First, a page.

Hyperthyroid Summit: Therapy of Hyperthyroid Cats with Large Thyroid Masses.

Broome M.R.

Conference Proceedings, (2012). New York State Veterinary Conference, New York: p.2


Despite more than 30 years of investigation, and strong clinical suspicions of an environmental and/or dietary mechanism, the exact etiology of feline hyperthyroidism remains elusive. The pathophysiologic basis for the disease is comparatively much better defined. The large majority of cats that develop hyperthyroidism have one or more benign thyroid adenomas or adenomatous thyroid hyperplasia. The incidence of thyroid carcinoma causing hyperthyroidism in cats is relatively low, typically being reported as something less than 3 percent.  In the normal thyroid cell, binding of TSH to the TSH receptor stimulates growth and differentiation as well as the subsequent secretion of thyroid hormones. This dependence on circulating TSH levels for stimulation of thyroid growth as well as thyroid hormone production renders the thyroid under the control of the hypothalamic-pituitary-thyroid axis. Circulating

thyroid hormones suppress release of TSH from the pituitary by feedback inhibition thus moderating both thyroid growth and ongoing thyroid hormone production. The adenomas responsible for causing feline hyperthyroidism function autonomously, producing thyroid hormone without the need for TSH stimulation. This independence from the hypothalamic-pituitary-thyroid axis is the underlying basis for the thyrotoxicosis that causes the clinical signs observed with this disease.

This lack of dependence on circulating TSH also unleashes these cells from the mechanism normally responsible for regulating thyroid cell growth. As a result the thyroid adenomas in these cats continue to grow despite very low levels of circulating TSH. The most apparent consequence of the progressive growth of the thyroid adenomas responsible for hyperthyroidism is the progressive increase in circulating thyroid hormone levels in these cats. When managing these patients medically, the increase in the number of thyroid cells autonomously producing thyroid hormone is responsible for the need to periodically increase the dose of antithyroid medication required to achieve euthyroidism.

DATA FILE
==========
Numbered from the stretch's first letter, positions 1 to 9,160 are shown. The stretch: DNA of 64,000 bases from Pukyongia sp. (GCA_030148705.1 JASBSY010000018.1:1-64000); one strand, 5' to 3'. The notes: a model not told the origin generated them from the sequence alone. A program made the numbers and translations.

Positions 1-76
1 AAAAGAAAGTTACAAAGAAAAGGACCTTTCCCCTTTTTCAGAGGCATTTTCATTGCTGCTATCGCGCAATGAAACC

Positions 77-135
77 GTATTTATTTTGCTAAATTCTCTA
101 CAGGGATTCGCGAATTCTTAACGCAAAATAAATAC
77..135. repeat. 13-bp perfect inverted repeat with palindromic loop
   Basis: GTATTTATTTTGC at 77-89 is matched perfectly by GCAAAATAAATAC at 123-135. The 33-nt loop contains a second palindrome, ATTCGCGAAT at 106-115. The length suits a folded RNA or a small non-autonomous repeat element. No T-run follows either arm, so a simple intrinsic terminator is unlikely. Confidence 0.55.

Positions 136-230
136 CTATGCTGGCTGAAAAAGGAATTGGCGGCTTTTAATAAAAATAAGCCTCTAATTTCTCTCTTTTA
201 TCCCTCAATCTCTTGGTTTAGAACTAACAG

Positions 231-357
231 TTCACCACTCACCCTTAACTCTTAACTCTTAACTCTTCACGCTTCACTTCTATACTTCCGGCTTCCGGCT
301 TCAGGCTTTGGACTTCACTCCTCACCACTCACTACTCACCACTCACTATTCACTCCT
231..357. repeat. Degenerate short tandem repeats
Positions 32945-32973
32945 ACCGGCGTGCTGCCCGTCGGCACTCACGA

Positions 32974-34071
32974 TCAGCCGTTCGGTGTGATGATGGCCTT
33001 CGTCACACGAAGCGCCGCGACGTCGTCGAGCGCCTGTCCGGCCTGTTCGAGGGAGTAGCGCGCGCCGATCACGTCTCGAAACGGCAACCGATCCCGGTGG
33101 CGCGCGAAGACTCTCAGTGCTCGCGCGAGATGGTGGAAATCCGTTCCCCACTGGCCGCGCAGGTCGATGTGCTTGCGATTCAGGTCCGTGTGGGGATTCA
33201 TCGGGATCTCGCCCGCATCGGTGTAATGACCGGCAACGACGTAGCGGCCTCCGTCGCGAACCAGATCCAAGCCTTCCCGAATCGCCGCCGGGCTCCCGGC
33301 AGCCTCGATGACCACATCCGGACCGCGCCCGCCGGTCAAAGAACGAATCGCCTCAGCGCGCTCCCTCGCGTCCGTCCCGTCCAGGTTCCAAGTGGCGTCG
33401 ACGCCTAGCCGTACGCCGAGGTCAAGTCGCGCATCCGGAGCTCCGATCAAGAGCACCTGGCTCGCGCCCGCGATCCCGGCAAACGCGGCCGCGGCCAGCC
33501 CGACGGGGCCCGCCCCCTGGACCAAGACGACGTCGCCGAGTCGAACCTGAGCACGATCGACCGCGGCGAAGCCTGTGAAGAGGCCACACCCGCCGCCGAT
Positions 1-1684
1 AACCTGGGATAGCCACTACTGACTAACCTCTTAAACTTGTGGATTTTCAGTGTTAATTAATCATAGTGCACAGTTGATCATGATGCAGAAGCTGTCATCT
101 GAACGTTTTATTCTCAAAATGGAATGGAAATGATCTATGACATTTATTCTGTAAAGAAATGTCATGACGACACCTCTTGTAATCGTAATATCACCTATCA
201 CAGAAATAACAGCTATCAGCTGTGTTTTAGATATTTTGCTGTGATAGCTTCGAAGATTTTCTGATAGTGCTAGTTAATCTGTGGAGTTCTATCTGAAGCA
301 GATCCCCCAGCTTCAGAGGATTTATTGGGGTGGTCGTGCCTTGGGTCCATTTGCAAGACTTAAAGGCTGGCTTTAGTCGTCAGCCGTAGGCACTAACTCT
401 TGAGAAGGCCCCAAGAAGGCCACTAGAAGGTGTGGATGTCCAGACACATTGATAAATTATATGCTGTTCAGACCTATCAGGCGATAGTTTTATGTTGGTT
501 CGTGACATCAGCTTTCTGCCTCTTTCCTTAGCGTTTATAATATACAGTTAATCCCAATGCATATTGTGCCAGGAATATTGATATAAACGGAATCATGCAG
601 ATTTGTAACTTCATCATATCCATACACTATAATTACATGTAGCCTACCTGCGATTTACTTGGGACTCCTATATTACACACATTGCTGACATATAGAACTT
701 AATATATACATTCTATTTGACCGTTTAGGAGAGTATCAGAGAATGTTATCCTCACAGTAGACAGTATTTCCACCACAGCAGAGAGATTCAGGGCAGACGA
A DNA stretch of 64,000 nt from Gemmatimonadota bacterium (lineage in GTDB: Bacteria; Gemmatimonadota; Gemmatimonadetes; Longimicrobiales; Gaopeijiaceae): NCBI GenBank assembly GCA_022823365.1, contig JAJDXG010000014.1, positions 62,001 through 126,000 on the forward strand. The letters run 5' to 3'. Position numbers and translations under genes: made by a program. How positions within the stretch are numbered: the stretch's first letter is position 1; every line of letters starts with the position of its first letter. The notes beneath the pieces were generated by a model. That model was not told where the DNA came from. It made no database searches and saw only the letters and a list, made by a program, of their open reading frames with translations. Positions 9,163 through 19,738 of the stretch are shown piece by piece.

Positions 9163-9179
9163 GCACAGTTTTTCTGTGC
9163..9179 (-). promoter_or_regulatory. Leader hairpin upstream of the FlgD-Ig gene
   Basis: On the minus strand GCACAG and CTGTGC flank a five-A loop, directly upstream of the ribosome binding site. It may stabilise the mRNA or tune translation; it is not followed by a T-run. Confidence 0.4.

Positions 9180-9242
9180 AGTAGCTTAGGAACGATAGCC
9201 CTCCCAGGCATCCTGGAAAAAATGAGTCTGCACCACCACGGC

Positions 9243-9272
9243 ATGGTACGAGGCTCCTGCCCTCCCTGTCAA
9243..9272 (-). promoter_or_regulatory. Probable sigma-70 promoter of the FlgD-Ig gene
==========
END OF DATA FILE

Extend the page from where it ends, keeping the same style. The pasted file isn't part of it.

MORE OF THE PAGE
Successful therapy with surgery or radioiodine removes or destroys the adenomatous tissue responsible for the disease. As a result patients managed with these curative modalities do not progress to develop large goiters. Successful medical management however, allows some hyperthyroid cats to live with progressively enlarging thyroid tumors for years and potentially develop very large goiters. Occasionally larger thyroid tumors develop areas of cystic degeneration that can lead to further rapid growth of the mass. And a recent report suggests a relationship between the duration of hyperthyroidism and the incidence of malignant transformation leading to the development of thyroid carcinoma.

Ultimately medical management fails in many of these cats either because the doses of antithyroid drugs needed to control their escalating thyrotoxicosis reach toxic levels or because they develop symptoms (e.g., dysphagia, dyspnea) associated with the large physical size of their goiter. When this happens curative therapies are indicated. When evaluating patients with chronic hyperthyroidism, thyroid scintigraphy plays a critical role in staging the disease. While surgery remains a viable option in many of these cats, the presence of adenomatous thyroid tissue within the thoracic cavity as well as the development of malignant transformation with metastasis often preclude successful surgical intervention. Radioiodine therapy is the only viable therapy in many of these cases.

The standard doses (i.e., 3-6 mCi) of radioiodine used to treat cats with hyperthyroidism typically fail when administered to patients with large goiters. Radioiodine treatment failures in patients with large thyroid masses may be due to the increased number of benign neoplastic cells or a relative radiation resistance of malignant tumors. Typically large, ablative doses of I-131 (i.e., 30 mCi) are needed to resolve these tumors. While the use of these large doses is generally well tolerated, a somewhat higher incidence of regional symptoms including transiently decreased appetite (presumably secondary to esophageal inflammation) and transient cervical edema are noted. The incidence of post radioiodine therapy hypothyroidism is also increased following these large doses, frequently necessitating the use of chronic thyroid hormone supplementation.